The Court notes that the FCC has not directly addressed the issue of erroneous debt collection calls. In promulgating these regulations, the FCC proceeded from the premise that 2 “all debt collection calls involve a prior or existing business relationship.” 7 FCC Rcd. 8752. Since an erroneously called non-debtor has no such existing business relationship, it follows that the purview of the FCC’s exemption does not extend to the type of calls made in this case.

...the FCC’s pronouncement does not address the privacy rights implicated here. The fact is, by virtue of staying out of debt, a non-debtor has vastly greater privacy rights than someone who has fallen into debt. While the FCC has declared that a debtor’s privacy rights are not adversely affected when he receives debt collection calls, the Court is convinced that a nondebtor’s rights are in fact violated when he is subjected to repeated annoying and abusive debt collection calls that he remains powerless to stop.

My case is similar because the JDB had not provided assignment/ownership. The JDB has been given the chance but failed to establish that they were contacting the right person. My stance is that they were not.

Mr case differs due to the CC Orders. It is my argument that the JDB has invaded my right to privacy which the CC Orders are intended to ensure. A law or statute loses its value if not obeyed.

If you don't answer and they don't leave a message, what do you have as evidence?

I do have 5 recorded messages from them where they used a recored voice. One could assume that they are operating a system which is capable of initiating a call to a consumer using artificial or recorded voices. I would further argue that all their calls are made using an artificial or prerecorded voice to deliver a message. As was said earlier, there does not need to be a recording, only that that type of system was used to initiate the calls.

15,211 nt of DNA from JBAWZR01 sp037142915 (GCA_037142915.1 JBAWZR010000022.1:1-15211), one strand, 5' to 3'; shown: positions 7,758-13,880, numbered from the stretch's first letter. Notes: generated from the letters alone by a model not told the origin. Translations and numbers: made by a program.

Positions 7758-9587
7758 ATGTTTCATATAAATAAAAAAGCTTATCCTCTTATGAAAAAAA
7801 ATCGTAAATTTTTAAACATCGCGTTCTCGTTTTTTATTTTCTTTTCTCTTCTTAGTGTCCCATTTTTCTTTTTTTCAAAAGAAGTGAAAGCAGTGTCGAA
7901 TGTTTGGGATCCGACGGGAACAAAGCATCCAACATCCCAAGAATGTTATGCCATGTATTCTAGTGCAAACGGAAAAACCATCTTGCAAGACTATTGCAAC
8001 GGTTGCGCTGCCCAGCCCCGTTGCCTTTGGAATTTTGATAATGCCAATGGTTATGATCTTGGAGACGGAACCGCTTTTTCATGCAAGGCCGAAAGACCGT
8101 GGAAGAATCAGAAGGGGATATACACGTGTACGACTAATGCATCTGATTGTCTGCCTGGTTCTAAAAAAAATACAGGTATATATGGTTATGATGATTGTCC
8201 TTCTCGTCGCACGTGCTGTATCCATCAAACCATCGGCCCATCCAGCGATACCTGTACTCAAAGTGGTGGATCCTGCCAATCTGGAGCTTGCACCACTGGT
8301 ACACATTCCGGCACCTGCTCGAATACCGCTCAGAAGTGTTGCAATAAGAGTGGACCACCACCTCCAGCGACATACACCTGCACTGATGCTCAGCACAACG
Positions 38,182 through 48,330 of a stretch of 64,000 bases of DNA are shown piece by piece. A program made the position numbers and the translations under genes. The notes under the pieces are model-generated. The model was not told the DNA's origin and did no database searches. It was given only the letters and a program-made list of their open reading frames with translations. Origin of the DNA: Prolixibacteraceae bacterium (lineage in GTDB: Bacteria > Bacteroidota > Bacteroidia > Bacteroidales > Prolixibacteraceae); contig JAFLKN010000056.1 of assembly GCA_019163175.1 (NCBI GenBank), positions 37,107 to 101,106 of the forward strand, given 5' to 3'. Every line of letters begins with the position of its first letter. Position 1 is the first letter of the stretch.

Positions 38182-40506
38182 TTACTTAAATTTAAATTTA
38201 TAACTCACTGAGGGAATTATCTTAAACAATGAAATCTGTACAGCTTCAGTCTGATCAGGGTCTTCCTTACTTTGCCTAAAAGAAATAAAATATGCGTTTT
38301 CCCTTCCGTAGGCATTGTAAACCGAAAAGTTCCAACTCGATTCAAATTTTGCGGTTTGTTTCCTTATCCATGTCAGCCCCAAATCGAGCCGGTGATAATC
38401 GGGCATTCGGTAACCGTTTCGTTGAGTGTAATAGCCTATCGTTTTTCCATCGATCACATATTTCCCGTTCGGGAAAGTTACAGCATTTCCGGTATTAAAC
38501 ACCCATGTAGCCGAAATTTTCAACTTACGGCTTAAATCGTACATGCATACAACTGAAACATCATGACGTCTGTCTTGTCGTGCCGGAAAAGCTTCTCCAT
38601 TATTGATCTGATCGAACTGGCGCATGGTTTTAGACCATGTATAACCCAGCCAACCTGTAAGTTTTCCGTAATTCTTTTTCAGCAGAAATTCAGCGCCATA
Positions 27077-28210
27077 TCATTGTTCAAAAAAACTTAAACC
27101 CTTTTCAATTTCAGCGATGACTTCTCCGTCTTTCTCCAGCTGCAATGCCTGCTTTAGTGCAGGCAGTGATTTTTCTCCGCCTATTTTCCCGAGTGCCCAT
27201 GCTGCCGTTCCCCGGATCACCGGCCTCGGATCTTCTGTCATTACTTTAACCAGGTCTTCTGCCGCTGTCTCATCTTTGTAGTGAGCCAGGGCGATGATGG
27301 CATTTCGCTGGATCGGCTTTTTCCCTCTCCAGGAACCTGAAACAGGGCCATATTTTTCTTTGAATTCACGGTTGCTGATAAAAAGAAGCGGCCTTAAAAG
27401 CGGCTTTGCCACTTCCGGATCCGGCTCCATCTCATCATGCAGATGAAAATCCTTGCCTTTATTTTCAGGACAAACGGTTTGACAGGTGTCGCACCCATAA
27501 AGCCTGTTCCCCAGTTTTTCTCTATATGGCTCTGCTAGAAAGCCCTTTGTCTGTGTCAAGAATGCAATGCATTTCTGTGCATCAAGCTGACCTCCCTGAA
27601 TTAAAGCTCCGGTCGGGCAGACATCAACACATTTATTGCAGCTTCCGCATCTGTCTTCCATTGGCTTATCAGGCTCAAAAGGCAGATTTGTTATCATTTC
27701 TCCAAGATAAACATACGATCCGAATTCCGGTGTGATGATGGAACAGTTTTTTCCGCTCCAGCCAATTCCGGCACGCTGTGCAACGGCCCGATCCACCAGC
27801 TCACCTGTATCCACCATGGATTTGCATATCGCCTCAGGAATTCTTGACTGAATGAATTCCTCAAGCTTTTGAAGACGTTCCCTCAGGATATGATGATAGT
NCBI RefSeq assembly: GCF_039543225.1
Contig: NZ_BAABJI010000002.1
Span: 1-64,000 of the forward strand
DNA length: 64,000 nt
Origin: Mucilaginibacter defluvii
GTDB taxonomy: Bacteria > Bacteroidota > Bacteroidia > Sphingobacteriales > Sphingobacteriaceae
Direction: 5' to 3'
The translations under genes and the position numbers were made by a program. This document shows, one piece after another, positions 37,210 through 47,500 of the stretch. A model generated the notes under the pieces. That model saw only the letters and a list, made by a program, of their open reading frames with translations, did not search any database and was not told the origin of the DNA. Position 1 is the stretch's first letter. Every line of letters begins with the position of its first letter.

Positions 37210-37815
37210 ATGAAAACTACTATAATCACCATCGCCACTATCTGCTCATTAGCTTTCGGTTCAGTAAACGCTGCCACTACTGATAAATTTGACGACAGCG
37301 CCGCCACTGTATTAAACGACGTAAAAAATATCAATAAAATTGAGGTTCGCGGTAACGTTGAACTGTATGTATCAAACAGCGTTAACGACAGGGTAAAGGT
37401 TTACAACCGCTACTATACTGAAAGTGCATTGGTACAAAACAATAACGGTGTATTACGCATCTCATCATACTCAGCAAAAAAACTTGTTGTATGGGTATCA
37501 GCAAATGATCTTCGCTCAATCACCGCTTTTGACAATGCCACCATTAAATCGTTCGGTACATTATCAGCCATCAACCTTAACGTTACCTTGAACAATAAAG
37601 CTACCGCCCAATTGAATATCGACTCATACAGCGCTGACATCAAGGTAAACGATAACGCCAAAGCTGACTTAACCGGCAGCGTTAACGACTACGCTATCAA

I figure I'll settle before going to court but this case would probably set precedent as I have not read where a court had dealt directly with my issues...just indirectly.

I have a big claim for other statutory damages so the TCPA claim may be dropped. I'm just researching all angles to get a feel for their viability.

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B) to initiate any telephone call to any residential

telephone line using an artificial or prerecorded voice to

deliver a message without the prior express consent of the

called party, unless the call is initiated for emergency

purposes or is exempted by rule or order by the Commission

under paragraph (2)(B);

It doesn't say the call MUST be made using an automatic or predictive dialer for it to be illegal. If there's no business relationship, just using the artificial or prerecorded voice is illegal.

2(B) states:

(B) may, by rule or order, exempt from the requirements of

paragraph (1)(B) of this subsection, subject to such conditions

as the Commission may prescribe -

(i) calls that are not made for a commercial purpose; and

(ii) such classes or categories of calls made for

commercial purposes as the Commission determines -

(I) will not adversely affect the privacy rights that